Catapulting into Classical

A headlong leap into music, history, and composing

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Free Concerts To Stream from Wigmore Hall

Rows of chair backs at Wigmore Hall appear to be a wavy stream of water

This wavy stream is actually the chair backs of Wigmore Hall

To celebrate its 115th anniversary, Wigmore Hall live-streamed a number of concerts.  They have been fantastic.

If you missed them, they are now available for viewing at your leisure.  Wigmore Hall has also made available the programs for each concert.

You can find the concerts at

The concerts include works by Bach (JS and JC), Schubert, Berg, Machaut, Gesualdo, and a number of today’s composers.  One specialty concert is Irish Culture in Britain.  In another, the lively JACK Quartet highlights the ancient and the modern in music (including two premiere performances).



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Free Wigmore Hall Concert Tuesday 1 PM GMT: Berg’s Lyric Suite

Alban Berg

Don’t miss the next free livestream concert from Wigmore Hall, Tuesday, 10 May 2016 at 1 PM GMT (8 AM EDT—start your day with music, America!)

The livesteam will present “Inside the Score: Berg’s Lyric Suite.”  It is described as “a visually and musically illustrated lecture-recital.”  The performers are the Tana String Quartet, soprano Julia Sitkovetsky, and presenter Gavin Plumley.

You can see the livestream at

You can read about Alban Berg here.  Here is more information on Berg’s Lyric SuiteHere is a NY Times article on the story behind the Lyric Suite, which is said to be about an affair between Berg and a married woman.

Here is the score if you want to follow along.

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Second Viennese Schooled

It’s a new choir season, and I was listening to the music that we would be singing and looking at the sheet music, following along.  So I see this piece in German, and I’m reading it…and it’s getting more and more chromatic, and I find myself thinking “who wrote this?!”

So I page back.

Arnold Schoenberg.  Oh!

I wasn’t expecting Schoenberg.  In my head I’m hearing Monty Python’s “Nobody expects the Spanish Inquisition!”  Or Arnold Schoenberg for that matter.


Arnold Schoenberg was one of the key members of the Second Viennese School of composers, which also included the composers Alban Berg and Anton Webern and others.  Here’s a somewhat cheeky overview of the Second Viennese School (with examples) and a more straightforward description.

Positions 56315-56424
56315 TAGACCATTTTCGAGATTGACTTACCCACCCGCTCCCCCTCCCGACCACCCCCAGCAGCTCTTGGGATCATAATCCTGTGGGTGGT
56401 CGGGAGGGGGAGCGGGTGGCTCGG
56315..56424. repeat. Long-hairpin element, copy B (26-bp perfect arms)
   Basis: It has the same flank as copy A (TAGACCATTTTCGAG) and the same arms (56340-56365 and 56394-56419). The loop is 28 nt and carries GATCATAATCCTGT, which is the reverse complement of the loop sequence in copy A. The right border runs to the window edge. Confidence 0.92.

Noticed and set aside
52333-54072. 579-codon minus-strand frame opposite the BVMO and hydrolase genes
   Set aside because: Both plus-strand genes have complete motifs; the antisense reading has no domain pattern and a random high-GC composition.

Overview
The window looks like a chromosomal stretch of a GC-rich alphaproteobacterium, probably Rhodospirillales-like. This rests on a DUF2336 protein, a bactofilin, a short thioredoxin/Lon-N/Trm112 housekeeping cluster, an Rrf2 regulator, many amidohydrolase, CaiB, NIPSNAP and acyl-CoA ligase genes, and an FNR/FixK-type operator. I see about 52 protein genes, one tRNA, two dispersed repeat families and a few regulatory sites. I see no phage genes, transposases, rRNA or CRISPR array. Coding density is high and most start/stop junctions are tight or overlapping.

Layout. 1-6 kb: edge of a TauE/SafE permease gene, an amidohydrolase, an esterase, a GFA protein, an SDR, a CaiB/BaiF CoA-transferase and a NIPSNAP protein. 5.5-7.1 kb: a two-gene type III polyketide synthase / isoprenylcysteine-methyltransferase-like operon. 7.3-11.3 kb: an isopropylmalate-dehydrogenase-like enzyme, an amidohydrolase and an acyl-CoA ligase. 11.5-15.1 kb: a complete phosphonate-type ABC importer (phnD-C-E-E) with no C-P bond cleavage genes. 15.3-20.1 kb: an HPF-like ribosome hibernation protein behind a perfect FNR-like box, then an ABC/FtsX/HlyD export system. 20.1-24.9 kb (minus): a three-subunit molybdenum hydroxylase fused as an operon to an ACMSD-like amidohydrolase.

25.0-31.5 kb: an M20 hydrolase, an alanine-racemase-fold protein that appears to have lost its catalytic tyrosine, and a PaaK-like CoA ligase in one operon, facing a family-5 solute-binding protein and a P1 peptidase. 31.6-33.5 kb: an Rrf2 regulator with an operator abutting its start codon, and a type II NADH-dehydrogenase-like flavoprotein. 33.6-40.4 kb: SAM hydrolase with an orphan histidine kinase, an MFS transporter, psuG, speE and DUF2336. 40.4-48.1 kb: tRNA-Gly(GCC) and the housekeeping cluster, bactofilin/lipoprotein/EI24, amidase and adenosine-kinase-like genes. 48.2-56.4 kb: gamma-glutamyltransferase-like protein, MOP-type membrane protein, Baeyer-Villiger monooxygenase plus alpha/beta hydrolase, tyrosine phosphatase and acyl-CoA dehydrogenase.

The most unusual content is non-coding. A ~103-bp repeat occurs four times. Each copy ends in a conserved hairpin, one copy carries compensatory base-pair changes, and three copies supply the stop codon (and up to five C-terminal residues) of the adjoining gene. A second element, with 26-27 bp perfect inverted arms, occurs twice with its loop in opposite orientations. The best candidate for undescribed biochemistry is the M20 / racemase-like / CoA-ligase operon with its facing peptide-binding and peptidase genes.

Schoenberg (1874-1951) is best known as the father of the 12-tone method  (sometimes called serialism), in which all 12 notes in an octave are used equally, and no one note has dominance over another.  This is very different from traditional music, which is written in a particular key, in which certain notes carry more “weight” than others, and there is a tendency to return to the “home” note of the key (e.g., C in the key of C).  The 12-tone method is a topic which engenders strong opinions and reactions because it is so different from what one typically expects in music.

So there aren’t many 12-tone lullabies (which I then Googled; but here’s one, and here’s a 12-tone Mary Had a Little Lamb).

Which in turn led me to this: the composer of the 12-tone Mary has a long YouTube video (30 minutes) on 12-tone composing and its history that is interesting and quirky (stick figure Stravinsky?).

But back to the unexpected piece in my choir binder.

Schoenberg didn’t start out writing 12-tone music.  His early work was consistent with the style of the late Romantic period (think Brahms and Wagner).  One of his best known early works is Verklärte Nacht (in English Transfigured Night, Op. 4, composed in 1899).  Here is a performance by the Emerson String Quartet.

The music in my binder is Friede auf Erden (Peace on Earth, Op. 13, composed in 1907), a piece which was written as Schoenberg was making the transition from the harmonies of the Romantic period to something new and unexplored.

The transition is new and unexplored for me as well, but I’m sure it will be fascinating.


Image attribution:  Arnold Schoenberg by Man Ray [CC BY-SA 2.0], via Wikimedia Commons.